Thursday, September 24, 2015

Response to "The Problem We All LIve With"

I had already heard This American Life's "The Problem We All Live With" before this class and remember it getting me really fired up. After hearing it a second time and reading along with the transcript, I'm still just as charged - maybe more so.

Ira Glass speaks to Nikole Hannah, a New York Times reporter talking about the Normandy, Missouri school district and the forced integration that occurred there just a few years ago. The story opens with a brief overview of the state of education in America and Hannah tells Glass that there's something we, as a culture, ignore - integration. The story highlights a young Normandy student, Mah'Ria, who was able to tranfer to another school in a different district because Normandy lost its accreditation. Despite many obstacles like angry parents, finances and bureaucracy,  Mah'Ria is able to attend the school of her choice.

Very early on in the story, Hannah said something that really resonated with me:
"It's not that suddenly a switch turns on and they get intelligence, or wanting the desire to learn when they're with white kids. What integration does is it gets black kids in the same facilities as white kids. And therefore, it gets them access to the same things that those kids get-- quality teachers and quality instruction."

Hannah did most of her research in the "heyday of No Child Left Behind," in which under performing schools would receive less money and be expected to improve. I think the above quote taps into that theme. The problem isn't behavior in the classroom, or violence or drugs, as many parent of Francis Howell students suggested. The difference between a school in an urban district and a school in a wealthier, suburban district is the resources the students get from them. There are so many grants and incentives for teachers to teach in low income, urban areas, but it doesn't seem to draw the quality teachers that these students need.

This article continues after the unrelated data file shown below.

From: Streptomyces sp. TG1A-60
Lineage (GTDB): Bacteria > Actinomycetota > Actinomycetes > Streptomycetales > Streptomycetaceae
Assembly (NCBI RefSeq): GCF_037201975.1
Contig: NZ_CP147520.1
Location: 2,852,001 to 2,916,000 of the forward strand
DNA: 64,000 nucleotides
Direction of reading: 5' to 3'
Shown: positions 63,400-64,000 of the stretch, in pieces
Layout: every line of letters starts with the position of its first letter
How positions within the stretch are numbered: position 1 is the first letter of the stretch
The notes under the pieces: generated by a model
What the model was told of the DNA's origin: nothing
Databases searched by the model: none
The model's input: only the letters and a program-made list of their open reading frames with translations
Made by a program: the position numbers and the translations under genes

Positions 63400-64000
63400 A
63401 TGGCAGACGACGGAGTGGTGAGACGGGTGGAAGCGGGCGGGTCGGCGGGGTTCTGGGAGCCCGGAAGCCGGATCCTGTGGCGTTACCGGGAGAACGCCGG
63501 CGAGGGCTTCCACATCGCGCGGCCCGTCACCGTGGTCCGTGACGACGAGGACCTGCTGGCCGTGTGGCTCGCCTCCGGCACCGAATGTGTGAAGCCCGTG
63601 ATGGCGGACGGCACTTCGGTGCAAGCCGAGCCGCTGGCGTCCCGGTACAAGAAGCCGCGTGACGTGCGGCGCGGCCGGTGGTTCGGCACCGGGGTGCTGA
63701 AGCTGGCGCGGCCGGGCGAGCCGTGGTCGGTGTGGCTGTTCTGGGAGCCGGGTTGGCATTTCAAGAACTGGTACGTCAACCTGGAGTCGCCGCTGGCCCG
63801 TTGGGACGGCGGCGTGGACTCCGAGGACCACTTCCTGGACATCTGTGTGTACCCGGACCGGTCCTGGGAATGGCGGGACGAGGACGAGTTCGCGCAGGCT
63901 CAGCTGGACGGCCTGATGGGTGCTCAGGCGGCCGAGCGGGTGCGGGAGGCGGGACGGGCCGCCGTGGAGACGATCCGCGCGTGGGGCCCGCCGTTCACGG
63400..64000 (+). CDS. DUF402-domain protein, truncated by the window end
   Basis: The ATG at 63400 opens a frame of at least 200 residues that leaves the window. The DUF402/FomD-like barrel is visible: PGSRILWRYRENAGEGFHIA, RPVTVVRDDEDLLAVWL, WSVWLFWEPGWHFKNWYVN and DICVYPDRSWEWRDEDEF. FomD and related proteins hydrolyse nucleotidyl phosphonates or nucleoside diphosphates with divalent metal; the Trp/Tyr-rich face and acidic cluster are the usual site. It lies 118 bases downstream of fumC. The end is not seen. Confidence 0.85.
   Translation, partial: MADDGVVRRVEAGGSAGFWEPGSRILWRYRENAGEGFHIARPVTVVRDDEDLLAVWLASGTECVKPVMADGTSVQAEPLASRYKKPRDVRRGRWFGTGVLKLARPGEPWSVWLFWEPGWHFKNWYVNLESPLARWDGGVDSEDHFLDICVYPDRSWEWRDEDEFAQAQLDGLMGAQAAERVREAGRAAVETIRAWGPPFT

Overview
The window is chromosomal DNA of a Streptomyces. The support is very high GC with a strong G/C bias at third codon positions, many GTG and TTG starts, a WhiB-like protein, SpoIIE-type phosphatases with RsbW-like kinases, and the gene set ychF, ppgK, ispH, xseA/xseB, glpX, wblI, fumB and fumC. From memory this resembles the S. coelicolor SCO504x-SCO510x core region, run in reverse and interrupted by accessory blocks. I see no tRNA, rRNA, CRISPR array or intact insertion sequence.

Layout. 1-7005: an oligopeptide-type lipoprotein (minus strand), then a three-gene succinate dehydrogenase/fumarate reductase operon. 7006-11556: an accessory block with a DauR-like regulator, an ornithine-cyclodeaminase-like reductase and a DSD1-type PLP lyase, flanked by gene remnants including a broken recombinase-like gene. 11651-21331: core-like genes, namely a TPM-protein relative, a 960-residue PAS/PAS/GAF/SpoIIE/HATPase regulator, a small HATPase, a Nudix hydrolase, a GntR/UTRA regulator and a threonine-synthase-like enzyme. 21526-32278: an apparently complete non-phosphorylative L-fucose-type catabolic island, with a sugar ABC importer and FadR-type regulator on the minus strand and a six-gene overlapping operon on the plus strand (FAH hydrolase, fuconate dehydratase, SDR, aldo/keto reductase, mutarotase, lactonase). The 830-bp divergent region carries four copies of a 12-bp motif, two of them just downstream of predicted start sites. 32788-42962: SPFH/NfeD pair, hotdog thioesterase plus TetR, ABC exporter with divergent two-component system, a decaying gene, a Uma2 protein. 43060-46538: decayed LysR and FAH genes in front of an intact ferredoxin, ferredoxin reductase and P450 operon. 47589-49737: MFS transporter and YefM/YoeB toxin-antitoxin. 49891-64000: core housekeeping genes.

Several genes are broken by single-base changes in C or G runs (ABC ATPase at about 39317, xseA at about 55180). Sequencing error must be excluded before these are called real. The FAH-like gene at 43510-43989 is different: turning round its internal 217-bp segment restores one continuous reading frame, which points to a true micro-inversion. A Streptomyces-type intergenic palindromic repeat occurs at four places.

Listening to this story made me think of a book I read last summer and greatly enjoyed. It's called Some of My Best Friends Are Black - The Strange Story of Integration in America by Tanner Colby. Colby, like Johnson, who we read earlier this semester, is a white, upper middle class, heterosexual male and does a very good job of not letting that get in the way of writing this book. That said, I read this before taking this class, so I will likely read it again at the end of the semester to see how my view of it changes. Colby discusses a variety of issues such as education, religion, marketing, affirmative action and the formation of neighborhoods (which I thought was the most interesting part). I have tried to find excerpts of the book online to no avail and I let a friend borrow it and haven't seen it since. I pulled out what I found most interesting about the book as it relates to "The Problem We All Live With"

Colby highlights tracking in schools as a way of dealing with forced integration so that white and black students wouldn't have to see much of each other. The higher level classes (honors, AP) were made up of predominantly white students, while the lower level courses consisted of the black students who were bused in from elsewhere. I thought about this when listening to "The Problem We All Live With" and wondered how Mah'Ria and Rihanna's experiences were so different.


  1. Your comment about tracking as a way of dealing with forced integration is very interesting. This is something that has fired me up on many occasions and I would love to engage in a discussion regarding how this plays a role in avoiding integration.

  2. Tracking was something that I was also going to mention. Even with integration, there is segregation. But on the flipside, Hannah cites research about increased graduation rates, test scores and job opportunities. All of these things are happening even with tracking. I wonder also if they use tracking in the magnet schools.

  3. Thank you for the link on the Colby book. I am keenly interested in reading that one and from what I read on the link, I think it will resonate with my own experiences.

    1. It's so good. I let a friend borrow it but when I see her, I'll hound her for it and you can use it!

    2. It's so good. I let a friend borrow it but when I see her, I'll hound her for it and you can use it!